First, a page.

By Chris Yow
Preston Healy is only a 9-year-old boy, and he loves little boy things, such as running around his living room floor. The difference is when he does it, he’s not just prancing around like little boys sometimes he. He’s practicing. Practicing exactly how he is going to win his next award showing horses.
Over the summer, Preston showed off his talent at the Alabama Hunter Jumpers Association (AHJA) horse show at El Gezira Riding Academy, where he won seven ribbons in eight classes entered.
Riding English style, which at the most basic level is simply a style of horse riding requiring riders to hold the reigns with both hands and “ride to the trot”, meaning rising and sitting in rhythm with each stride, Healy won the seven ribbons. He won two first-place ribbons in Beginning Hunter, levels I and II; two third-place ribbons in the .70 meter Jumper, levels I and II, where bars are set at 2-foot-3-inches; two fourth-place ribbons in Starting Hunter and Novice Hunter, level II. Healy also won one sixth-place ribbon in Novice Hunter, level I.
While at camp over the summer, Preston practiced with the school horse “Issy”. He doesn’t own a horse, so he has to ride school horses. With school horses, they jump you around until the instructor likes you on one, Preston’s mom Ruwena Healy said. Issy was the horse Healy won the ribbons on in the show.
Preston not only has to have physical talent, but mental talent as well. Preston said he is tested on several aspects of horse riding, including parts of a horse, parts of a saddle and memorizing the drill patterns.
“We do these drills at camp, and the person riding has to memorize it,” he said.
The drills teach riders how to show the horse and when to jump, run and even bow to judges. All of the horses parade during the drills and do the same routine, giving the horse and riders repetition.
Preston spent a full week at camp, and was the only boy in camp with several girls.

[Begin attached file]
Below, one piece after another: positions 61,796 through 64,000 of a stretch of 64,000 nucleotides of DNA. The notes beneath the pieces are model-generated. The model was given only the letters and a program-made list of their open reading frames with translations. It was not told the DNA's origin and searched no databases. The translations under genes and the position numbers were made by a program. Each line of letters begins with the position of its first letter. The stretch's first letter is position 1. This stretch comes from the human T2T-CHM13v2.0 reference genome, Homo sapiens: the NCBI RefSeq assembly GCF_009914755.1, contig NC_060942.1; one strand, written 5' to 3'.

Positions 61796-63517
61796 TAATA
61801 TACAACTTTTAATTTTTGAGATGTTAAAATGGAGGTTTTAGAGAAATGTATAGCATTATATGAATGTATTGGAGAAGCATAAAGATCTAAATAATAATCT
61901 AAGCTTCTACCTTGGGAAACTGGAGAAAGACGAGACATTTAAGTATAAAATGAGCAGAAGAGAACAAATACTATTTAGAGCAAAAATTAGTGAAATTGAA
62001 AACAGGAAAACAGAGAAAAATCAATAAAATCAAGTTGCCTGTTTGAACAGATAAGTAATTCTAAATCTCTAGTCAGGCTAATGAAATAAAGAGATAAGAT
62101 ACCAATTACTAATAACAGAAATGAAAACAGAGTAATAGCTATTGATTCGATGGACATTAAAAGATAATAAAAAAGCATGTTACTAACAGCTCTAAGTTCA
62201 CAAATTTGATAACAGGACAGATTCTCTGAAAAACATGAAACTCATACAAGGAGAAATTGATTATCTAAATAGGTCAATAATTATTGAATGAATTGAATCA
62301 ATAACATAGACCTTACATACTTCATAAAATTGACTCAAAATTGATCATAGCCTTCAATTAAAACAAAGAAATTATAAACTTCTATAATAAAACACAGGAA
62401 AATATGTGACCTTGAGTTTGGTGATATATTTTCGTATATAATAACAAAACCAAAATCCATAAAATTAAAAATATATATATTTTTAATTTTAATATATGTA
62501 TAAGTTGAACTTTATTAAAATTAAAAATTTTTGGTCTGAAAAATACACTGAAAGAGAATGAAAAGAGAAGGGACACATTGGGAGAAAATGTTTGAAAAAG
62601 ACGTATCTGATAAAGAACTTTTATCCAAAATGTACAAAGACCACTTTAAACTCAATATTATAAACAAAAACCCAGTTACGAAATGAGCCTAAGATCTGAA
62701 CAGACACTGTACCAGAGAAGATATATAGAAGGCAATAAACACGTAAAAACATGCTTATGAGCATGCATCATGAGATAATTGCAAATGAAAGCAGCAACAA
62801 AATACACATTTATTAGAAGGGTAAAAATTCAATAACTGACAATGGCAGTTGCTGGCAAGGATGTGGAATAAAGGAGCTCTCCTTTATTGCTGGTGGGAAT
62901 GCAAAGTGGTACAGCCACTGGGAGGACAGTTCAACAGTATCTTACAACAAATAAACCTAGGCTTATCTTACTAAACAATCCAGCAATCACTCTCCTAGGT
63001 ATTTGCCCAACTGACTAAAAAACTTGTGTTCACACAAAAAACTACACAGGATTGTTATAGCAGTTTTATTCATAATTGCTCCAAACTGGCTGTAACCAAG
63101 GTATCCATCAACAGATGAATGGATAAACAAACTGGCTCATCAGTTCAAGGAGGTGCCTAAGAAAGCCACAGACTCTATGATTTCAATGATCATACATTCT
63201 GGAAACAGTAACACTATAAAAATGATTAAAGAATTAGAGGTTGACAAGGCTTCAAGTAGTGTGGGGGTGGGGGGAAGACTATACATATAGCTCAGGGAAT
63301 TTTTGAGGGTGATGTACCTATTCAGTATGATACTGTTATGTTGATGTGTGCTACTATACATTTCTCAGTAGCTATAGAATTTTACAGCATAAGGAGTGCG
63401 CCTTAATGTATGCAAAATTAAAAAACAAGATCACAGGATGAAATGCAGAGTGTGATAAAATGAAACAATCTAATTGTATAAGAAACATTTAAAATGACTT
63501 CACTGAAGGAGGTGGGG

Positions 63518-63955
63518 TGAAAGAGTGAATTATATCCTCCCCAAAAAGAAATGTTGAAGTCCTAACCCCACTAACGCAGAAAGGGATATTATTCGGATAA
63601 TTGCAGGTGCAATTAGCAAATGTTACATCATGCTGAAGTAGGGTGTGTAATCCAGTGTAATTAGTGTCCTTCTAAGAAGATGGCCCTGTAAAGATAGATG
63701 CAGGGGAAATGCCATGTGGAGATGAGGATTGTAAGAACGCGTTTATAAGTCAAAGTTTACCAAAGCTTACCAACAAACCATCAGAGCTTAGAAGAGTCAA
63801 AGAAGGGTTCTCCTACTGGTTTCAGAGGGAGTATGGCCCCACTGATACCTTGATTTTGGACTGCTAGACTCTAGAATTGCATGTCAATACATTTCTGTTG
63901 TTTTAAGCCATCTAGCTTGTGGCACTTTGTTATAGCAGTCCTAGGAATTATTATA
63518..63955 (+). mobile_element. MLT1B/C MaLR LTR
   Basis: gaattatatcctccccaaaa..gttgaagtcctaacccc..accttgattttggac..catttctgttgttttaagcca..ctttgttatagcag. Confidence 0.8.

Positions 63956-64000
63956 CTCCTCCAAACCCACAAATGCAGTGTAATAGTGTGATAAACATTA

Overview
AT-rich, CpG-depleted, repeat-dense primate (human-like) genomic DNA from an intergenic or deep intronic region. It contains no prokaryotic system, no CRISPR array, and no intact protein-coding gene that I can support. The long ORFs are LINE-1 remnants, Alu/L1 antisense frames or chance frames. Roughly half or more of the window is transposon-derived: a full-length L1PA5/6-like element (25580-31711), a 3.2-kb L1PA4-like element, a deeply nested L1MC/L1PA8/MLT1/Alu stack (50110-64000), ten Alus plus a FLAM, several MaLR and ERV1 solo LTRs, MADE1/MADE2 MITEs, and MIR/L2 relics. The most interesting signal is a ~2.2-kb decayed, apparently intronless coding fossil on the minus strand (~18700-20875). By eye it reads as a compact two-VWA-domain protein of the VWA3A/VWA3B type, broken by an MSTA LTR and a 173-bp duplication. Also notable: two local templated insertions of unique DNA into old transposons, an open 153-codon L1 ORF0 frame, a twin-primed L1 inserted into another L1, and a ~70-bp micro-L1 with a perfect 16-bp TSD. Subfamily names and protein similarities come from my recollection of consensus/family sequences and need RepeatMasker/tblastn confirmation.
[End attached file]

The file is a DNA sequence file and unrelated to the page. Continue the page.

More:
“I didn’t sleep in their cabin, thank goodness,” Preston said.
Preston began taking lessons because one of his friends had a horse and he was checking out books in the library, and one of them was about
horses. He liked to watch videos about them, and it grew from there.
He began taking riding lessons locally at Dreamweaver Stables, but the stable was unable to continue lessons, leaving Preston without any place to learn.
Dreamweaver’s owner, however, made sure Ruwena knew to find him a place to ride because he was no doubt a “natural”. Now, his mother takes him to the Academy in Harpersville.
He’s never been afraid of horses, and despite his parents knowing very little about the animal, Preston has become very acquainted with them.
The first time he was in a show, earlier in the summer, he competed and won four ribbons in five classes. He won one first place ribbon in Cavaletti I, one third place ribbon in Beginner Hunter II and one fifth place ribbon in Cavaletti II.
At the show, the better they perform, the instructor may allow riders to enter new categories. Preston performed so well, he was allowed to enter eight categories in the latest show.
The instructor told Preston he could do four events to begin, and as the instructor was evaluating him, they allowed him to do four more events.
“I couldn’t do more than (event) 10, because the horse was tired. Well, she wasn’t tired because she has a lot of energy, but it was too much, and she doesn’t know that,” Preston said of Issy.
Preston is entering another show this fall, and is practicing his routine in the living room daily in order to have it memorized.
He was named “Best All Around Camper” at El Gezira’s camp over the summer.